Since coming to Union, one of the primary things that struck me was the professor-student interaction. I could list statistics about the faculty-student ratio or the average class size, but none of that really matters. What matters is that personal interaction between you and your professor. I’ve spoken with several math and physics professors. A classics professor was in my French class. I hang out in the math department lounge and frequently chat with the chair of the department when he comes in to get coffee. Two other students and I even invited our global politics professor out to lunch. I never expected the faculty to be so willing to engage on a personal level. I’ve heard about my professors families and personal experiences; topics usually reserved only for peers. They really look at you as an equal. When you ask for advice they give honest responses that aren’t biased toward their own fields. This engagement allows you to really grip the concepts in a course. It isn’t just the professor lecturing to the class. It’s Tom telling another story about his adventures in Iran.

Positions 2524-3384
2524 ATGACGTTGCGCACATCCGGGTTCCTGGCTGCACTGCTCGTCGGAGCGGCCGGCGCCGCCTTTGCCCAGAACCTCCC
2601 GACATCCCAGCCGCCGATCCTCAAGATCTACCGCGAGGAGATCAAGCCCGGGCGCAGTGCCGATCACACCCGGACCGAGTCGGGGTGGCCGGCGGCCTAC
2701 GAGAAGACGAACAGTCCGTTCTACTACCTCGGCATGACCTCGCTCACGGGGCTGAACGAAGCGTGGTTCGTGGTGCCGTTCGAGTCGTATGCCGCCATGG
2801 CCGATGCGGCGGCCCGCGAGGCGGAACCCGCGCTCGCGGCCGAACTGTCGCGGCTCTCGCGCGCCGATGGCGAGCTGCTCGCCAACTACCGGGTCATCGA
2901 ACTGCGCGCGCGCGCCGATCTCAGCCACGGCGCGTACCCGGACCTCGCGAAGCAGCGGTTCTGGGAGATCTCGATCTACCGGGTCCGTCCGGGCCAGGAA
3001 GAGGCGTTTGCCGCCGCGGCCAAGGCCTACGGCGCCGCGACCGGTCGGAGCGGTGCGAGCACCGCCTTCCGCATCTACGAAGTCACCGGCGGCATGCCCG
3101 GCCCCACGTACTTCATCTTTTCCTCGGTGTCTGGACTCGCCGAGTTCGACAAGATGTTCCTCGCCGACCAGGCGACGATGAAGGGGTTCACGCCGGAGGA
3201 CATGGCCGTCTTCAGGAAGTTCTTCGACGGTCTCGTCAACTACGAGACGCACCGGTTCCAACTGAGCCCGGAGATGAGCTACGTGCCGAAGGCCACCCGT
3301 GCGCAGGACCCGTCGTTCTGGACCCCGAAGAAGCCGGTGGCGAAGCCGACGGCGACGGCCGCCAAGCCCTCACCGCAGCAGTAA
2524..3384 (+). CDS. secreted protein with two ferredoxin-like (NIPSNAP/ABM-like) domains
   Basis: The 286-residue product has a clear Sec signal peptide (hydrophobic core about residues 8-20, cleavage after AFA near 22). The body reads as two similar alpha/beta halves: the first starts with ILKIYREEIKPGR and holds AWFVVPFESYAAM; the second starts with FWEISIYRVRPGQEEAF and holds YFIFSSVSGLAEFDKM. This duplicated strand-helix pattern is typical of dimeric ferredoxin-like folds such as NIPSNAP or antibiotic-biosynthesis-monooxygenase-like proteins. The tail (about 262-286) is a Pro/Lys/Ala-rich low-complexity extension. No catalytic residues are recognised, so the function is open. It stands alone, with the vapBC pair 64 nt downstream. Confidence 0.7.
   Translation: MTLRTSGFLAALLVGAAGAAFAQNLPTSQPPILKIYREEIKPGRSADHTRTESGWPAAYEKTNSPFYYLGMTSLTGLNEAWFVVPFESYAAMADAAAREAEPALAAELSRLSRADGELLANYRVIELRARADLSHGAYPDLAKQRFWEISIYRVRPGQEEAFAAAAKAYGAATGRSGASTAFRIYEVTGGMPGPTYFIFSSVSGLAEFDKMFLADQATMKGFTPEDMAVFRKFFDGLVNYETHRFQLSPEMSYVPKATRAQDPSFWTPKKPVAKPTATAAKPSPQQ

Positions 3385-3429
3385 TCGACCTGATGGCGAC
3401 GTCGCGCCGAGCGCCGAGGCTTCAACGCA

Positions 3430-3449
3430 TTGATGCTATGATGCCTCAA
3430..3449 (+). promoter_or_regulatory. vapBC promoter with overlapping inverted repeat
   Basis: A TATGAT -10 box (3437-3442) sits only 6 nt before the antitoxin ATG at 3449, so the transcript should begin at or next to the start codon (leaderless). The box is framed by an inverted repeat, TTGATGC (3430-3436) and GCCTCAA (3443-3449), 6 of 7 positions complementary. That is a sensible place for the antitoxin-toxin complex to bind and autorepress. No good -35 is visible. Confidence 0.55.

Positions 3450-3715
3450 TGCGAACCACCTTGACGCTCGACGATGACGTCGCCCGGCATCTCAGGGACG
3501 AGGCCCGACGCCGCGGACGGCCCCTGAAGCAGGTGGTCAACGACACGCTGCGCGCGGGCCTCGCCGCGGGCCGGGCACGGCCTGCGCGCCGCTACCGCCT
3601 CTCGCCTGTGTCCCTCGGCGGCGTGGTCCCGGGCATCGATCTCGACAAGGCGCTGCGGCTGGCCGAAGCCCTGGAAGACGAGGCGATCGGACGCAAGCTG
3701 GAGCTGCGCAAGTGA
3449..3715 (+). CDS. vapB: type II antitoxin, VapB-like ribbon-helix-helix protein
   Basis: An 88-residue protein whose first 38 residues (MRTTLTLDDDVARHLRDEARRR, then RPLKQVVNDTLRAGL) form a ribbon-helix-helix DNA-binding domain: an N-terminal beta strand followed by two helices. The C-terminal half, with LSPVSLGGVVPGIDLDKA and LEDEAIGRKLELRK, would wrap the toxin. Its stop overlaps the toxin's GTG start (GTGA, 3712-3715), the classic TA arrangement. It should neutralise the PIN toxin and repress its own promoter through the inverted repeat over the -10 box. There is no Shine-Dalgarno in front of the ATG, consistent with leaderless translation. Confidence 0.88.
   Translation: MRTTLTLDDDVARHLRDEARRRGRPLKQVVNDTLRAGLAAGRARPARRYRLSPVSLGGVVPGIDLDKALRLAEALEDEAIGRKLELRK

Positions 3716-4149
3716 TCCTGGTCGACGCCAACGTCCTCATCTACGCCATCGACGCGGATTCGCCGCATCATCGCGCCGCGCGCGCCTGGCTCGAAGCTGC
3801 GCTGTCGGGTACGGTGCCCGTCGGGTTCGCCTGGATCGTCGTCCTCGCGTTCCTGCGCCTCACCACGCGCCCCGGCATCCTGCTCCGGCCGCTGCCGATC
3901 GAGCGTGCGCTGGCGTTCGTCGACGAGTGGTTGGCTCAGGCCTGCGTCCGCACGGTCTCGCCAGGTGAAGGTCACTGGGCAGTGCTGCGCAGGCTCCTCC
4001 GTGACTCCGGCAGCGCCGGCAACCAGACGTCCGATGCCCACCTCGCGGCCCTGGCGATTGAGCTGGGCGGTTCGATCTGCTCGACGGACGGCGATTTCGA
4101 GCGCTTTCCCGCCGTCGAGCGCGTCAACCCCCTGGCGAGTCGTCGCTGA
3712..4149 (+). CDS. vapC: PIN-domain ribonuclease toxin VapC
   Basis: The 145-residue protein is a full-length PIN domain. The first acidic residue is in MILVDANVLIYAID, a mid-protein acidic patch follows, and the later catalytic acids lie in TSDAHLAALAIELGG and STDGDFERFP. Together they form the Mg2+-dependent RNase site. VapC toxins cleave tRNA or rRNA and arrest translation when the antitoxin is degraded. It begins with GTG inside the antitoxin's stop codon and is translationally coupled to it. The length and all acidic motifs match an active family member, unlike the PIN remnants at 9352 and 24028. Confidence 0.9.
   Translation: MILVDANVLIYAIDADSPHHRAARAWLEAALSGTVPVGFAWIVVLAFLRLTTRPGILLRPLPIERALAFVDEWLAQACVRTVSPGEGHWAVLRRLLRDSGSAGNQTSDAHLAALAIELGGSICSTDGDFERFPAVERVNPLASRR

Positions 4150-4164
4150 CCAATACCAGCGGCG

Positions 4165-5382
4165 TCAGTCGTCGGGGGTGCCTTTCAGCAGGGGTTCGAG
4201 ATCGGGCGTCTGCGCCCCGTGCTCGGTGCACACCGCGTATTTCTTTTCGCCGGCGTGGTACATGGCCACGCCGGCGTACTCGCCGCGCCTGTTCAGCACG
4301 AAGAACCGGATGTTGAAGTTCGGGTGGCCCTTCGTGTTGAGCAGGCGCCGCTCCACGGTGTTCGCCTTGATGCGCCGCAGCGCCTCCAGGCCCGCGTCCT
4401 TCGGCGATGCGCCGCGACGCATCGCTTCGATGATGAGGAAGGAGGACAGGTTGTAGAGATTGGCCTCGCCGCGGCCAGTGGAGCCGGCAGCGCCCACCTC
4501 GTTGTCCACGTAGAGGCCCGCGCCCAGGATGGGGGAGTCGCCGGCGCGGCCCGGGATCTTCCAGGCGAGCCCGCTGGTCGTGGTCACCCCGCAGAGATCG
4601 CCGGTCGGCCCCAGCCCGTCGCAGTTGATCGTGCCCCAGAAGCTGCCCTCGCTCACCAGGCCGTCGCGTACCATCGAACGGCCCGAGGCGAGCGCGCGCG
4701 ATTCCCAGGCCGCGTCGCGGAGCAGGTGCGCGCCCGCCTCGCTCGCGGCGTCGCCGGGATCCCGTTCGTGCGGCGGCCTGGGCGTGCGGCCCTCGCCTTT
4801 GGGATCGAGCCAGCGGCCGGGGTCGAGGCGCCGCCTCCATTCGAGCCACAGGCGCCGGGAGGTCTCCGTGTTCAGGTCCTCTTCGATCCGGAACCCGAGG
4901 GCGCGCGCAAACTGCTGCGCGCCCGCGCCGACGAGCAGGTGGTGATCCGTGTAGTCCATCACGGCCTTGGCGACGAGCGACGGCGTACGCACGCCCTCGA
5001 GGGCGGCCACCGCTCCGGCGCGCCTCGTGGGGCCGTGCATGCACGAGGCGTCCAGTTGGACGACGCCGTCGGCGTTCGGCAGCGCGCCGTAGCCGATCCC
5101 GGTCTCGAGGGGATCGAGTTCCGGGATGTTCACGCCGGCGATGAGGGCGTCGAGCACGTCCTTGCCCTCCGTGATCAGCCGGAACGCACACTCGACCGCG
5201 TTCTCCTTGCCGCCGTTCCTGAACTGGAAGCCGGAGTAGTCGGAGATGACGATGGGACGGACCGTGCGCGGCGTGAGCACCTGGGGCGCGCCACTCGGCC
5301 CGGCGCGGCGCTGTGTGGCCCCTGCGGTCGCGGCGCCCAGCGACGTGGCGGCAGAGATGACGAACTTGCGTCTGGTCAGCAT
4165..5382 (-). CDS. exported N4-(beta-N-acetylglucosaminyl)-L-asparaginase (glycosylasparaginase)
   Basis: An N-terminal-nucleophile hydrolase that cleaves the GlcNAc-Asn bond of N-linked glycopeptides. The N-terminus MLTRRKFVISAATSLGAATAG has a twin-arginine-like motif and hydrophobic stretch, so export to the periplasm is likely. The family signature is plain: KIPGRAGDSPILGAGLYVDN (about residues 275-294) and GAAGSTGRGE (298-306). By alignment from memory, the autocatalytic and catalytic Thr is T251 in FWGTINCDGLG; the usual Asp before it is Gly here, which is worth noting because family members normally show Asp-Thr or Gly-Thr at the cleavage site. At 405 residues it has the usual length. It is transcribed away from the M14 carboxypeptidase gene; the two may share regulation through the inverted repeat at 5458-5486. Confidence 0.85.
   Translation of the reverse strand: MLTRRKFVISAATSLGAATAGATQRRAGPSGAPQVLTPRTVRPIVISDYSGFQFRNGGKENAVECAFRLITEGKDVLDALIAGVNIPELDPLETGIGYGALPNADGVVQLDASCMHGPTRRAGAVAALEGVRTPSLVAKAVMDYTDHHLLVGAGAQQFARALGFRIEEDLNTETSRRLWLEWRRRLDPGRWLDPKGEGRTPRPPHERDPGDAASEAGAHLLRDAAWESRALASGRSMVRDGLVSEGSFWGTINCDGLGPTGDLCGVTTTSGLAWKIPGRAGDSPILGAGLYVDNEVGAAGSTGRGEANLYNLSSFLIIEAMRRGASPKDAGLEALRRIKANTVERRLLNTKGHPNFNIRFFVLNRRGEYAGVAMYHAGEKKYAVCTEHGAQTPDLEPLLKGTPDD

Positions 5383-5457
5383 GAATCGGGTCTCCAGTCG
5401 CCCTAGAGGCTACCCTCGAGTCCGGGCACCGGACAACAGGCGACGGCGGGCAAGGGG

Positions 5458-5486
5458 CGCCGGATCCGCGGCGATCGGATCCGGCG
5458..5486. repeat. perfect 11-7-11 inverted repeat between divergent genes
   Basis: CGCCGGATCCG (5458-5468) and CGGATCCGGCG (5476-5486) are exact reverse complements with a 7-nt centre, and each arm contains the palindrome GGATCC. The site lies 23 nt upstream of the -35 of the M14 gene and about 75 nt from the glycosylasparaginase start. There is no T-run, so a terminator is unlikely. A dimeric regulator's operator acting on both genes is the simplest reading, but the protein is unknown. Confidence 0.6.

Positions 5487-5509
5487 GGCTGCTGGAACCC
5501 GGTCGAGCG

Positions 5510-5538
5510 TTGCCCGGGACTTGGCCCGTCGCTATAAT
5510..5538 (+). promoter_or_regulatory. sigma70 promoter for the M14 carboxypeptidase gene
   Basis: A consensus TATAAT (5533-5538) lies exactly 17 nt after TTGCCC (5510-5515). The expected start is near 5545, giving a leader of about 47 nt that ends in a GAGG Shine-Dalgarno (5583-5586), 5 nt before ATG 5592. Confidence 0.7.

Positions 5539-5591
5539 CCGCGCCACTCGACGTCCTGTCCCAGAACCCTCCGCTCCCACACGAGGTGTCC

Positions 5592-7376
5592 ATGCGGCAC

About The Author
Xavier Capaldi comes from a homestead in Northern Vermont where his family raises sheep, chickens, and rabbits. Xavier was homeschooled his entire life before college. He is majoring in physics and minoring in nanotechnology and math. At Union, Xavier is the social host of the Beuth Council. He is also the captain and president of the rugby team and is a tutor in the Physics Help Center. Xavier has participated in a variety of research projects including: the study of embryonic heart development, analysis of gas released during coffee bean roasting, the development of a vanadium catalyst to neutralize chemical warfare agents on fabric, and study of the crystallization of polyethylene oxide.